Every dog we have shared our home with has been very much aware of this fact, to the extent that they have made us visit the vet far more often than most dog owners we have known. Were we to tackle the painful process of tallying our veterinary expenses of the last ten years, I've no doubt there would be enough money for a second home, or a couple of nice cars at the very least. We have been through the wringer.
Sola had none of this in mind when she decided it was time for us to fire up the truck, open the checkbook and make a mad dash to the vet, our hearts in our throats (and fragments of one dastardly stick embedded in hers). The early morning drive was made in record time, Sola passed out in pain and unaware. We arrived to an empty waiting room, were seen quickly, and Sola was treated with the utmost competency. In no time we were making the drive home, feeling a few hundred dollars lighter. Sola was knocked out on pain killers for the return leg of the trip. It occurs to me now that she might not even recollect that trip, especially when one considers that her short term memory issues are well documented.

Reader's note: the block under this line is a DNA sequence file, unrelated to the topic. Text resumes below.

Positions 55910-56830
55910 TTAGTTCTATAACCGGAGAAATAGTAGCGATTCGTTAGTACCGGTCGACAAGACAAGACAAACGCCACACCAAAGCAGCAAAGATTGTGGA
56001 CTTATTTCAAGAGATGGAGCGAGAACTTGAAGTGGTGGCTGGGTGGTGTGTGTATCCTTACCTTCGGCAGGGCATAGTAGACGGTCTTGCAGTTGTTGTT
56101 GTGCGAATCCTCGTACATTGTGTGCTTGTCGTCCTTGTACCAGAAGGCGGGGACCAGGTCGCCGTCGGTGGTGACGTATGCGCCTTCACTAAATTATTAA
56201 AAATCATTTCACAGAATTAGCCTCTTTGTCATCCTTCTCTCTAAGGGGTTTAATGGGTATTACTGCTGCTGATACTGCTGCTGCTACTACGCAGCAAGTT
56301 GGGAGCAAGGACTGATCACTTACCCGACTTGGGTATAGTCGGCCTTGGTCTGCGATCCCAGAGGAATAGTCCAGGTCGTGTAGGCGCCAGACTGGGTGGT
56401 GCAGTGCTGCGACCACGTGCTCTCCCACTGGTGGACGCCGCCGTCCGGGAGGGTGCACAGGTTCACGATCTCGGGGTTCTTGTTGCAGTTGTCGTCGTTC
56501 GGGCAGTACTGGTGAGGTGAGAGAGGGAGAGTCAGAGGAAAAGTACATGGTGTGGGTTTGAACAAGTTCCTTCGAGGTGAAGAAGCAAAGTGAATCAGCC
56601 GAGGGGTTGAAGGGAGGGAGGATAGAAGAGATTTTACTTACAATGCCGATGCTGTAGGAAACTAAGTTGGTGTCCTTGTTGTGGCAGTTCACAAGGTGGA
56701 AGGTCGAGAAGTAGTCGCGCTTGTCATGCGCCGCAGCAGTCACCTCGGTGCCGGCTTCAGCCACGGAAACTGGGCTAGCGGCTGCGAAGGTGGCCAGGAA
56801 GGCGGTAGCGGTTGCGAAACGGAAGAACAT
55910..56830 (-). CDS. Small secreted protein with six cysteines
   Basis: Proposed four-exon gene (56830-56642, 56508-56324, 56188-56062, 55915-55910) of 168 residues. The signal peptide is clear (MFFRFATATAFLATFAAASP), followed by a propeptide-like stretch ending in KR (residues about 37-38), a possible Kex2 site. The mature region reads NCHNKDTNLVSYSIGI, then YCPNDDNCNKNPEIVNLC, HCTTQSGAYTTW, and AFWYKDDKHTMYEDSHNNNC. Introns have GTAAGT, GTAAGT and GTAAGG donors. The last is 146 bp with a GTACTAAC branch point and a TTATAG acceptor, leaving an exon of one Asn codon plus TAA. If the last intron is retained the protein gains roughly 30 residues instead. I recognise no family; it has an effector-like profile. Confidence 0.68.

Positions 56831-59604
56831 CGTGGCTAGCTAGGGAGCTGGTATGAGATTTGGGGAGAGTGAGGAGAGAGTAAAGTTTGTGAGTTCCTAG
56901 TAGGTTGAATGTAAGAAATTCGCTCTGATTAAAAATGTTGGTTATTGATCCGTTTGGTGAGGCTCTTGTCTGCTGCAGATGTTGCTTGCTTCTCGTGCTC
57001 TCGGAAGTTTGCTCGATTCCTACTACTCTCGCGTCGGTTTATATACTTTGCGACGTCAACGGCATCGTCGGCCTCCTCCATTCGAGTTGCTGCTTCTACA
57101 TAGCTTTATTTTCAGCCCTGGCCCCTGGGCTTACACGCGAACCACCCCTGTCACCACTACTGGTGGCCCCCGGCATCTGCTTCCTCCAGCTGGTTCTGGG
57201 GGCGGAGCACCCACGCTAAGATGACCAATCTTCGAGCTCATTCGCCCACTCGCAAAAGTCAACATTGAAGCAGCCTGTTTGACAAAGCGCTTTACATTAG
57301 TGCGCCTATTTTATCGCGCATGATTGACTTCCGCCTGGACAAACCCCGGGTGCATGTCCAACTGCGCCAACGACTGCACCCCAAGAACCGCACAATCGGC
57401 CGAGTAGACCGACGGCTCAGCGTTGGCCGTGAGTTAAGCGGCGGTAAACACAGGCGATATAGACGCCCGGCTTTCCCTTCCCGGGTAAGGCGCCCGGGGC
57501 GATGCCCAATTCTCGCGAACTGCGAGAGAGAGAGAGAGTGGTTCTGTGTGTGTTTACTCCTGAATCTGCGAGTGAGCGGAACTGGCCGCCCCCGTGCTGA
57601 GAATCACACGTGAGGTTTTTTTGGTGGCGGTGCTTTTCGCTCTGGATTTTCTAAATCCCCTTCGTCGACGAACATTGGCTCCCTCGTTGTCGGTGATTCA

Fortune did not smile on our follow up visit. A week after the incident we needed to return for a check up. While this sounds unremarkable, it is necessary to point out that Sola was fully recovered, free of pain and meds. It is also important to understand that our vet is located in the town we first lived in when we brought Sola home. She loved the town and had many friends, and was not too terribly pleased when we moved away. Her sense of smell is keen, and if there is one thing you can count on it is this: Every trip, within three miles of the vet, Sola completely loses her mind.
Not the way Nigel might lose it, mind you. This is an entirely different animal. Sola comes very close to spontaneous combustion in her declaration of love for her destination. She squeals like a rabbit in a trap. She fast walks around the truck with no regard for others, stomping on Nigel, knocking Truffles to the floor. Her mad march continues across the front seats, making the driver swerve like a runaway drunk. We fully expect to be pulled over by the police and issued a sobriety test every time we drive Sola to the vet. Not that any officer could see us flailing about the vehicle to escape her. Sola does us the kind favor of throwing up a full vehicle privacy curtain by virtue of the ten to fifteen gallons of slobber that she sheds on every surface of the interior of our truck, living beings included. I no longer wonder about the odd stares of other vet visitors every time we spill out of the truck (in the parking lot) in a cloud of dog breath: We look like the glazed donut family.